Several of the restaurants featured in Candlelight Madness have histories dating back decades, including the downtown Italian institution Caruso’s and the Arizona Inn near the University of Arizona, both of which got their starts in the 1930s.
El Corral, the rustic and charming Western-themed steakhouse on East River Road, came along in the 1940s and still maintains that Old West flavor more than 70 years later.
Caruso’s made it to the semifinal round of Candlelight Madness, losing a close contest (56-58) with finalist Cafe Poca Cosa, which has been a downtown institution nearly 30 years. El Corral lost in the first round of voting to Janos Wilder’s Downtown Kitchen + Cocktails, a restaurant that the James Beard Award-winning chef opened a few years ago. Wilder opened his first restaurant, Janos, on the grounds of the Tucson Museum of Art in 1983.
The Grill at Hacienda del Sol opened in 1997, and is housed in one of Tucson’s oldest resorts. Hacienda del Sol started in 1929 as a private ranch school for “daughters of society’s elite families,” according to a posting on the resort’s website. Twenty-one years and a major renovation later by renowned Tucson architect Josias Joesler converted the private retreat into a guest ranch with a cadre of 1950s and ’60s Hollywood stars (John Wayne, Clark Gable, Spencer Tracy and Katharine Hepburn )among its guests.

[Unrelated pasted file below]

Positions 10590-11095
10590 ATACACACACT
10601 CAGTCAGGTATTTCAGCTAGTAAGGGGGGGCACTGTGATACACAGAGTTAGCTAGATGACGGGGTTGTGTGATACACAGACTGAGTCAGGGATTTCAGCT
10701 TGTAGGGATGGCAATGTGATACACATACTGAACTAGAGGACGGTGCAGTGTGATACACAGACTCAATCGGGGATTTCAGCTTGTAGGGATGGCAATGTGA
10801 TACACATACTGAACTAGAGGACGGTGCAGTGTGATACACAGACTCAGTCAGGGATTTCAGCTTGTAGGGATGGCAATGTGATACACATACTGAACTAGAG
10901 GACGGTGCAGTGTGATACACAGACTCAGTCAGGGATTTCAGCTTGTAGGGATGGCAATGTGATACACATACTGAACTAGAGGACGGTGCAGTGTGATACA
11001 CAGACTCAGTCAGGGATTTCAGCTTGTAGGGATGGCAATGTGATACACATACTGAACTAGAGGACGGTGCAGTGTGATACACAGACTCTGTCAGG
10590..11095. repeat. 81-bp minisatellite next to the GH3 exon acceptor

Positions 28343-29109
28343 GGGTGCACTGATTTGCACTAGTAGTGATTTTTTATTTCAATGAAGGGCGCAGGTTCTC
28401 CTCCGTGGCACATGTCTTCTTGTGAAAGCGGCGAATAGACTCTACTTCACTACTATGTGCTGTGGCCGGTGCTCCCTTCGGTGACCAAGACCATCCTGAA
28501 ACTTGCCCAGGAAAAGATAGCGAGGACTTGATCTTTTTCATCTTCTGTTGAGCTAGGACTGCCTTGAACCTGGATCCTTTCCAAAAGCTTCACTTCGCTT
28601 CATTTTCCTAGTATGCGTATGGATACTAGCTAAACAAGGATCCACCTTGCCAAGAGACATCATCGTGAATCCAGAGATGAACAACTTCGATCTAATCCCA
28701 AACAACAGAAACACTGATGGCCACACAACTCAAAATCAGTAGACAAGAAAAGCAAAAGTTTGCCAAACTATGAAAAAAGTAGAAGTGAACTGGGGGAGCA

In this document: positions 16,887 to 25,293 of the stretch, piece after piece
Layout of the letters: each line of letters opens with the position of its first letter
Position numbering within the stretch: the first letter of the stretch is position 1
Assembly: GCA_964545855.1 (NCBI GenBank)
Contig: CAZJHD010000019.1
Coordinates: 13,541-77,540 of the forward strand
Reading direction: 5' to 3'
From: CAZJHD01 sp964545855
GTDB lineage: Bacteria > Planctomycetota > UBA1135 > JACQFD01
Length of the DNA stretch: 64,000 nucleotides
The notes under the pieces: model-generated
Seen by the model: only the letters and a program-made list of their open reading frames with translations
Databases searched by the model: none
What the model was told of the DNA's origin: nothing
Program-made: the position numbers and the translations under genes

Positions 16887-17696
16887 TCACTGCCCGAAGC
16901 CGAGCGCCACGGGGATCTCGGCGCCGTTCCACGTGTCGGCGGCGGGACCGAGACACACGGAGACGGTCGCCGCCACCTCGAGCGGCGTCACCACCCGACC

The Grill made it to the second round, losing to the Arizona Inn (64-58), which fell in the semifinal round to eventual champion Harvest (67-48).
Other longtime restaurants in the running included 22-year-old Kingfisher — edged out by Harvest in the second round (66-60); Doug Levy’s nearly 13-year-old restaurant Feast, which bowed out to Caruso’s in a Facebook tie-breaker (36-171) in the semifinals; and Flying V Bar & Grill at Loews Ventana Canyon, whose restaurants have been foothills destinations for three decades. Flying V was bumped by Caruso’s (89-92) in the first round.